Chlamydia Screening

Proven Success among Young People

CHLAMYDIA INFECTIONS

Sexually Transmitted Infections (STI) are spreading all over the globe with no apparent geographical limits. Chlamydia is one of the most common sexually transmitted infections. It is caused by the bacterium Chlamydia trachomatis, often with mild to no appreciable symptoms. This is a significant issue.

Although the infection is easily treatable, if the infection is not treated and left to spread through the body unchecked, life-threatening and irreversible damage to the person with the disease can occur. Chlamydia can also be transmitted by infected mothers to their babies during birth, and Chlamydia-infected people are five times more likely to become infected with HIV, if exposed.

The ease with which other infections promote themselves in Chlamydia-infected individuals is due to weakened immune systems caused by the first infection. Today, Chlamydia is known as the “silent” bacteria since 75% of infected individuals have no symptoms in the early stages.

To help contain the spread of this infection, an annual screening for Chlamydia is recommended for all sexually active and pregnant women. One of the greatest advantages of our technology is that it allows the patient to auto-sample at home or work, without having to go to the clinic go in person.

WHO ARE THE MOST AFFECTED PEOPLE?

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Young Adults

According to the World Health Organization more than 90 million new cases (male/female) occurring each year worldwide. In the United States alone: 4 million new cases occur each year and only 1/3 of 22 million American woman that should be tested yearly are actually tested.

Public Health Agency of Canada, more than 40,000 young women are diagnosed with chlamydia each year in Canada alone, and they represent only a fraction of the number of young women with the infection. In a majority of cases, in both women and men, chlamydia is an asymptomatic (symptomless) infection.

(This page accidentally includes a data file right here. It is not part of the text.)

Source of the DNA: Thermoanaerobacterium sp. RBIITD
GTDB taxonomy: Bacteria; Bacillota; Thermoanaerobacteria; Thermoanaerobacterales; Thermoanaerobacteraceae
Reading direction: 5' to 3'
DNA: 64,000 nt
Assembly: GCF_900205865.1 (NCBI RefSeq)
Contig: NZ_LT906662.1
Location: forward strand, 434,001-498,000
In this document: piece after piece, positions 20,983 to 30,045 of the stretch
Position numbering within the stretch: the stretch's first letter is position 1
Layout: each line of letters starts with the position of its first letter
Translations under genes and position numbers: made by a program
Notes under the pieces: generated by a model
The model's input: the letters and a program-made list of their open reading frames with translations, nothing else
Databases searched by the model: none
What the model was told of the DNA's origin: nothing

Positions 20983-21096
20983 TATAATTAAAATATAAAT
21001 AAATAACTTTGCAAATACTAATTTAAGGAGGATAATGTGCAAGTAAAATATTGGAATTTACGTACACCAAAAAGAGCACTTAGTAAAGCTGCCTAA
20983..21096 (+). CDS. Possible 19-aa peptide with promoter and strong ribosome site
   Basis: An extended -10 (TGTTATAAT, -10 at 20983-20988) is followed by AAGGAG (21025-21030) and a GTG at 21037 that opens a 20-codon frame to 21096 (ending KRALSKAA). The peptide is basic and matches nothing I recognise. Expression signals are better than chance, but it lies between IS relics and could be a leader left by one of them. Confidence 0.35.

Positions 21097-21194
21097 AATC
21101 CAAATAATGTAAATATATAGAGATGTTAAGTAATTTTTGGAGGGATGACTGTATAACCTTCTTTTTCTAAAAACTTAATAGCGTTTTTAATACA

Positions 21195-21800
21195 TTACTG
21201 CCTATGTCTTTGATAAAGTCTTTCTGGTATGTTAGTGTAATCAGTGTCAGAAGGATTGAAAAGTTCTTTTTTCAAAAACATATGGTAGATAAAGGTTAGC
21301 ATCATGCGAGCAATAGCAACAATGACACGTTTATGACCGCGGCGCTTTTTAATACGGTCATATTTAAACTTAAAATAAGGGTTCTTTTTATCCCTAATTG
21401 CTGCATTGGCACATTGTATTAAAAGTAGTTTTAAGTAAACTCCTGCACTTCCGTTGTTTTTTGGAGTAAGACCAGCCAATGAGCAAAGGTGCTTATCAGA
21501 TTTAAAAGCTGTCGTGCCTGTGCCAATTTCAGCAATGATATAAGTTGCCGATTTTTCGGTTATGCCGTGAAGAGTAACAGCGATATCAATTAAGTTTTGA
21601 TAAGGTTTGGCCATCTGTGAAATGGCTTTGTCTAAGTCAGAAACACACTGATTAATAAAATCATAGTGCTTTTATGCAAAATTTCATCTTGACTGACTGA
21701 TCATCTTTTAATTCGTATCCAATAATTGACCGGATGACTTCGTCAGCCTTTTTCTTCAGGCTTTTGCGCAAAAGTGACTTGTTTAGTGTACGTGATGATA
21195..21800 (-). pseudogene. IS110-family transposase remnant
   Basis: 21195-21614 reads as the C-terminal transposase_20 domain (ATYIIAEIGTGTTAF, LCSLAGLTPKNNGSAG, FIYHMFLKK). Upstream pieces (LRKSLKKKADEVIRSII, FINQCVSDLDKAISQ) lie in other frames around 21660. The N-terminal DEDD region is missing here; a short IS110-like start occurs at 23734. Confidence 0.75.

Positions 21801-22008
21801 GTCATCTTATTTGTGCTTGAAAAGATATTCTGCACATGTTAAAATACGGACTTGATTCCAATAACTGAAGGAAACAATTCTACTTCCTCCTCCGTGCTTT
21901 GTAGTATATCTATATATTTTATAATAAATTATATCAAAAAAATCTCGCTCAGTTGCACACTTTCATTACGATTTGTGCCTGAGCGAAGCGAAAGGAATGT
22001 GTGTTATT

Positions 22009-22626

Women at Risk

According to the Center for Disease Control in the United States, an untreated chlamydia infection may lead to pelvic inflammatory disease (PID), ectopic pregnancy,  chronic pelvic pain, and infertility. Chlamydia infections contribute to increased risk for HIV infections due to inflammation and the fact that immune cells leave their normal places in the body and migrate to the site of the chlamydia infection.

Infertility in Women

If untreated, about 10-15% of women with chlamydia can developped Pelvic Inflammatory Disease (PID). Chlamydia can also cause an infection in the fallopian tubes  which may not present any symptoms. PID and “silent” infections of the upper genital tract can cause permanent damage to the fallopian tubes, uterus, and surrounding tissues, thus leading to infertility.

In addition, Chlamydia infections contribute to increased risk for HIV infections due to inflammation and the drafting of immune cells to the site of chlamydia infection.

Chlamydia and Pregnancy

Women who are affected by chlamydia during pregnancy tend to have greater risks of infection of the amniotic sac and fluid, premature birth, and preterm membrane rupture (PPROM). Infection can easily be passed to to the foetus during birth. Neonatal conjunctivitis is a common infection caused by chlamydia that affects the baby’s eyes. This conjunctivitis can be very damaging to the newborn’s eyes and causes scarring and even permanent blindness. It is important that you know your sexual health status and that you get treatment, as chlamydia can harm not only you, but also the health of your baby.

Unprotected Sexual Activity

Due to its asymptomatic nature, women infected by chlamydia are less likely to be aware of the infection, and are therefore highly vulnerable to the moe extreme health consequences of the infection. Women in the 15-19 and 20-24 age groups are more than twice as likely to be diagnosed with the infection as similarly aged men. Because reported rates are based only on diagnosed cases, testing is key to monitoring infection rates. Getting tested on a regular basis is very important.

Treating Chlamydia

If you are diagnosed with chlamydia, your doctor will prescribe oral antibiotics. Either one single dose of azithromycin or a regimen of doxycycline twice daily for 7 to 14 days are usually enough to cure the infection. The doses are the same for those with or without HIV. With rapid treatment, the infection should clear up in about a week. Although medication will eradicate the infection, it will unfortunately not repair any permanent damage done by the disease, such as infertility or child blindness. Regular screening if you are at risk is highly recommended. Our home screening kit is safe, easy, affordable, reliable and anonymous.

Chlamydia infection can spread to the upper genital tract
in women causing pelvic inflammatory disease and infertility

Chlamydia by age

  • 15-19
  • 20-24
  • 25-29
  • 30-39
  • 40 +